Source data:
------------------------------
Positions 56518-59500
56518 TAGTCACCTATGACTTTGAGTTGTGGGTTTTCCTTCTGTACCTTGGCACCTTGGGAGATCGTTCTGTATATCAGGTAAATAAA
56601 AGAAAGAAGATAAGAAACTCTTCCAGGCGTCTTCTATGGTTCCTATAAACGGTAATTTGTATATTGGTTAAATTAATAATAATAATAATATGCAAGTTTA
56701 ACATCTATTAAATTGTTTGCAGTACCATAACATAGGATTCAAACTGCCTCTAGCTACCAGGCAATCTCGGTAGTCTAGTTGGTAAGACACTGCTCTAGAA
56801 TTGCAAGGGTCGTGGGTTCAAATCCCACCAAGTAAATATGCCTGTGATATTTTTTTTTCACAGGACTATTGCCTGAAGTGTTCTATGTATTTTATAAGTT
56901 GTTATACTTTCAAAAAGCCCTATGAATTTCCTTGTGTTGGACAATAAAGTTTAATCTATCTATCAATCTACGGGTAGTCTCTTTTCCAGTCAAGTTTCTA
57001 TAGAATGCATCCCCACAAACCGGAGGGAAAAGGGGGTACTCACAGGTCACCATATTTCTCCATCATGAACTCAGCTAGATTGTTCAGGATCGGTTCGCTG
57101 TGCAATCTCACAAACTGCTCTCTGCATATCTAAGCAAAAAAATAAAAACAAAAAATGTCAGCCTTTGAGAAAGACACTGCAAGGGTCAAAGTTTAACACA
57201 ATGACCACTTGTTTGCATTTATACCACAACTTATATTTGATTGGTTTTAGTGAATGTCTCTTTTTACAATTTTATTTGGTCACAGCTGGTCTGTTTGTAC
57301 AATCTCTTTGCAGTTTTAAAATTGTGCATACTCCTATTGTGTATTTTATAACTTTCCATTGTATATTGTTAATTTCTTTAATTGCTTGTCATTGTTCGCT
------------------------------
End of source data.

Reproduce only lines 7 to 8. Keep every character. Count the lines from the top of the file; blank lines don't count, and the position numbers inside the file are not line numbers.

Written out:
57001 TAGAATGCATCCCCACAAACCGGAGGGAAAAGGGGGTACTCACAGGTCACCATATTTCTCCATCATGAACTCAGCTAGATTGTTCAGGATCGGTTCGCTG
57101 TGCAATCTCACAAACTGCTCTCTGCATATCTAAGCAAAAAAATAAAAACAAAAAATGTCAGCCTTTGAGAAAGACACTGCAAGGGTCAAAGTTTAACACA